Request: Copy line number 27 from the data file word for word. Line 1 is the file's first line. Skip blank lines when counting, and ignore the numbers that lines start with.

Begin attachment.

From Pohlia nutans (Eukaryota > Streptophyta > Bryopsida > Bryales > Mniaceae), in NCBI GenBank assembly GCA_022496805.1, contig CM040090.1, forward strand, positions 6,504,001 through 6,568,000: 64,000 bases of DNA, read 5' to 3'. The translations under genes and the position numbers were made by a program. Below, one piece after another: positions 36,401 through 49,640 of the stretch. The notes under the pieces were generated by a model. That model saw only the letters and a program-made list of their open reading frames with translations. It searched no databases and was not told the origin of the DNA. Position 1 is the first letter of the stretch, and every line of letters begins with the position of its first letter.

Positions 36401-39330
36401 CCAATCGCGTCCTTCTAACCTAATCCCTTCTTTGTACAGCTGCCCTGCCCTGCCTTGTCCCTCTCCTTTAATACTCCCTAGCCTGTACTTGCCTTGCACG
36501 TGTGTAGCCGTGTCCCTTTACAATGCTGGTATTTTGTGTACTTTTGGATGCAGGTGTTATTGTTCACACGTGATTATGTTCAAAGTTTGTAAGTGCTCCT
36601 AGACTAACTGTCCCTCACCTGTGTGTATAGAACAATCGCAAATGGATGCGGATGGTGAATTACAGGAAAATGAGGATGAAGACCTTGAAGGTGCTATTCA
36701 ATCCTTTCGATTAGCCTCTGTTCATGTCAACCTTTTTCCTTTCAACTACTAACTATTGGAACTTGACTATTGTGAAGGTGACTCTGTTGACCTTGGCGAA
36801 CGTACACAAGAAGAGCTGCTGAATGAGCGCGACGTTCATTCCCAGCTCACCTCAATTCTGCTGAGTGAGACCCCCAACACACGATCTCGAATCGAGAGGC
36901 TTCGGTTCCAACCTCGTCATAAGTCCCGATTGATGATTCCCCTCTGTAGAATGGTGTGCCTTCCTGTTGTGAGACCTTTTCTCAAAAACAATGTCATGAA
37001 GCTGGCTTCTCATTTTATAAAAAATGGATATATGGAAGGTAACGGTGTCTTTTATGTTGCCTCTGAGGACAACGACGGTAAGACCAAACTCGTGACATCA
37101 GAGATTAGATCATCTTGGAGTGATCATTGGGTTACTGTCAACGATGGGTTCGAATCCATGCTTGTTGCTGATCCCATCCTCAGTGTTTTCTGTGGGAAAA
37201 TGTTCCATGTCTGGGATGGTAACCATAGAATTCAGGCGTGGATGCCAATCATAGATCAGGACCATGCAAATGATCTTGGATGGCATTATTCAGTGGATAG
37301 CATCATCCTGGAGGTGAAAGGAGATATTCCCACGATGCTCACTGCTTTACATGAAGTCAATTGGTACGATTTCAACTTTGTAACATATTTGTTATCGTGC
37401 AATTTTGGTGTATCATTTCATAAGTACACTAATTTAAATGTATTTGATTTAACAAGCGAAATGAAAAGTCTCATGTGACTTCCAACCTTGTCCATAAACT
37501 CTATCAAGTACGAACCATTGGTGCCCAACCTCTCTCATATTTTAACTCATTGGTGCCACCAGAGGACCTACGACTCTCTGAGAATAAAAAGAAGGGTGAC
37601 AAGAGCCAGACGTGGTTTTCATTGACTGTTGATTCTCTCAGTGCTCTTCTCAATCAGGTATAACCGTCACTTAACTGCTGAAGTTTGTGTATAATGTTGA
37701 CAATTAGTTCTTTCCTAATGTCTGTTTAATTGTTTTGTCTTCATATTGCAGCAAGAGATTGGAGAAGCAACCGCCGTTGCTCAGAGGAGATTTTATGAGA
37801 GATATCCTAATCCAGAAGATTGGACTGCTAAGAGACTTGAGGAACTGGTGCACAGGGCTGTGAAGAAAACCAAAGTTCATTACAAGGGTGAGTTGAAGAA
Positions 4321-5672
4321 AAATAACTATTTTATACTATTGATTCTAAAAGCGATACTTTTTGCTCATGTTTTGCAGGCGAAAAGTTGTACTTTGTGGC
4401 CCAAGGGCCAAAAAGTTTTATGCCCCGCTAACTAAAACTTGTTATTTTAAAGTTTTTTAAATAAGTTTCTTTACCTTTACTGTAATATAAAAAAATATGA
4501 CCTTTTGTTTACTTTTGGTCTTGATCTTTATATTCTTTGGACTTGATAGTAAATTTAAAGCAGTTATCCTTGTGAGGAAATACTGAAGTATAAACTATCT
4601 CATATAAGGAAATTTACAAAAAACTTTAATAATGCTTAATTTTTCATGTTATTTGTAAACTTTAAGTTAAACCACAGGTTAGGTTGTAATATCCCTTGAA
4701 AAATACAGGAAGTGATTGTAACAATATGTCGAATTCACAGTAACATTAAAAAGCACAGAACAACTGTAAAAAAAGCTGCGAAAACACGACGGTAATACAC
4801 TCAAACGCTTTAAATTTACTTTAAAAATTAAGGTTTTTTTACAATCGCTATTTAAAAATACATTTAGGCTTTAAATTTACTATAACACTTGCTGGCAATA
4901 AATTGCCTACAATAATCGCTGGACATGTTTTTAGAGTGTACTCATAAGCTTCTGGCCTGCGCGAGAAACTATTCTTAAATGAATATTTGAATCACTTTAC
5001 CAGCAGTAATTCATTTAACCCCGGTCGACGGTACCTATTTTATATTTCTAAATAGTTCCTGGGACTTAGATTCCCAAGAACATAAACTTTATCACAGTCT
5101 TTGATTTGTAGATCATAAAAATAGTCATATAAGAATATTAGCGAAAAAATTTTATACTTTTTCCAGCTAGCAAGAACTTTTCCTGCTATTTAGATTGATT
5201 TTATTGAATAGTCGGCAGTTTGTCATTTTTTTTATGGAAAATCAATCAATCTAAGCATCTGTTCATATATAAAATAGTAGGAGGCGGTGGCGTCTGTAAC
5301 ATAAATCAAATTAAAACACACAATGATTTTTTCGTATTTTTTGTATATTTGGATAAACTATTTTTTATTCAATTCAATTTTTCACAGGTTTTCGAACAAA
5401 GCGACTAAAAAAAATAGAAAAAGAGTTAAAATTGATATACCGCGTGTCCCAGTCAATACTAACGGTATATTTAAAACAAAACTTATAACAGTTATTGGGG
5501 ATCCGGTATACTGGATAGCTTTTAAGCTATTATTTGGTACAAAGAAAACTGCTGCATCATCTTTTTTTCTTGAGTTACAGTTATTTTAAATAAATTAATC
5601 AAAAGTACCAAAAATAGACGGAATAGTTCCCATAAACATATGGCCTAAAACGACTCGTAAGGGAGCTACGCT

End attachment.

5101 TTGATTTGTAGATCATAAAAATAGTCATATAAGAATATTAGCGAAAAAATTTTATACTTTTTCCAGCTAGCAAGAACTTTTCCTGCTATTTAGATTGATT